Audi lets dealers OK more free repairs
Program allows $5,000 in out-of-warranty fixes
To improve customer satisfaction, Audi of America is letting dealers authorize more free repairs.
Dealership service managers can authorize repairs of as much as $5,000 on out-of-warranty vehicles at no cost to customers. Audi rolled out the goodwill program nationally last summer after a pilot in the Southwest, said Peter Donnellan, director of aftersales.
He said the program is similar to one at Lexus, his former employer. When Donnellan joined Audi in the spring of 2011, dealers told him that repair approvals were taking too long, he said.
"We had a goodwill policy that was difficult to use. We put in too many controls. We were too concerned with controlling the expense," Donnellan said. "The unintended consequences were that it delayed the decision for the customer.
"What we are trying to do is minimize the time so that the customer is amazed even if they had a failure."
Donnellan: Faster decisions
Audi defines goodwill repairs as those done after the four-year/50,000-mile new-vehicle warranty has expired. Generally, such repairs are done on vehicles "perhaps a year out of warranty," Donnellan said.
"Other goodwill [repairs] could be a bit looser. Say something happens where Coke is spilled on the multimedia interface on the dash. That would not be a warranty item, but we would help a little bit [with the repair cost] because the customer was upset."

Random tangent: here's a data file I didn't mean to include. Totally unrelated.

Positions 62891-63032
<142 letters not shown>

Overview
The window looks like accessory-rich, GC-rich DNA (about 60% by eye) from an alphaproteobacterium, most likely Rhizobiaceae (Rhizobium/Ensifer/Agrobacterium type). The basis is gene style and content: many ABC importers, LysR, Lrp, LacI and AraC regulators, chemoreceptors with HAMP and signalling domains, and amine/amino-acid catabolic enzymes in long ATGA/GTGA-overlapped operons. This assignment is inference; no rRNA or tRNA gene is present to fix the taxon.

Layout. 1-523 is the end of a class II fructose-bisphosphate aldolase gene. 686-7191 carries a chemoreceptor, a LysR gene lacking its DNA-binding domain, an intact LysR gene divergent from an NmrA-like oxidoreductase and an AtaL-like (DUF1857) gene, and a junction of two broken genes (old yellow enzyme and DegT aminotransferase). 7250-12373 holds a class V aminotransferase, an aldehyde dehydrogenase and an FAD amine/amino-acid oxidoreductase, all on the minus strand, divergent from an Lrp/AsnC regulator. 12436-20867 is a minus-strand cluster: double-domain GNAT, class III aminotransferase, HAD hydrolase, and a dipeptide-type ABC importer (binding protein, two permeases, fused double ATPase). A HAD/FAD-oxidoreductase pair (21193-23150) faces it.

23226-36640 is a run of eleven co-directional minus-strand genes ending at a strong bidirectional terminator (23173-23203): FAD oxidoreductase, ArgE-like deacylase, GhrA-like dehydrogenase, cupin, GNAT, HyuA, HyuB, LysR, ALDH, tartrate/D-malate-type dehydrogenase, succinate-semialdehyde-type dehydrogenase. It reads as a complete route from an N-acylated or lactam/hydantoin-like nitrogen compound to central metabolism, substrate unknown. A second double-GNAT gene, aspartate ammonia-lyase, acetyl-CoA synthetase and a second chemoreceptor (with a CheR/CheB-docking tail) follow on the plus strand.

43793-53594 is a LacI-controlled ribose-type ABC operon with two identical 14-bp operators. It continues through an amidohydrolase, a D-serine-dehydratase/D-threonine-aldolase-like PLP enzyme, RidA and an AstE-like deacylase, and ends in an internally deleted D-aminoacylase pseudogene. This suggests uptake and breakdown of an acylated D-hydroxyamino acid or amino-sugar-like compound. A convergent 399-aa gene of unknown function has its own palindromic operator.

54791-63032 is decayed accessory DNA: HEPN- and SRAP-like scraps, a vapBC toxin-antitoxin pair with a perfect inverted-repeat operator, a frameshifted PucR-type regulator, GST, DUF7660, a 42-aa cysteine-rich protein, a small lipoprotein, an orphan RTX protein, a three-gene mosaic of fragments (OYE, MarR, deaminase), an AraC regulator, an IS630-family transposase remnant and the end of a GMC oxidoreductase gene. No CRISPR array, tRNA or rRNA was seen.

Audi's new program aims to win over customers, improve loyalty and boost scores on annual surveys such as the J.D. Power and Associates Customer Service Index Study.
In 2012, J.D. Power ranked Audi sixth and below average among luxury brands in the index, up from 10th in 2011. Lexus was No. 1 both years.
Previously, Audi wanted "to be involved in all the decisions" and approve each goodwill repair, Donnellan said. That meant either the zone representative or the Audi Customer Experience Center in Auburn Hills, Mich., had to review the request and get authorization to proceed. That often took four to seven days.
The procedure "was very cumbersome," Donnellan said. "Our CSI was dropping and we found we were aggravating customers in situations where goodwill money was spent. We were trying to do the right thing but the unintended problem was we were delaying a decision."
Donnellan said Audi's 276 dealerships average five or six goodwill claims a month. If a dealership has more claims than normal, Audi area sales managers review the claims and "make sure the service manager used good logic," he said.
The area team will counsel a dealership, Donnellan said, but, "we do not take the claim back if we don't agree with them."
You can reach Diana T. Kurylko at email@example.com. -- Follow Diana on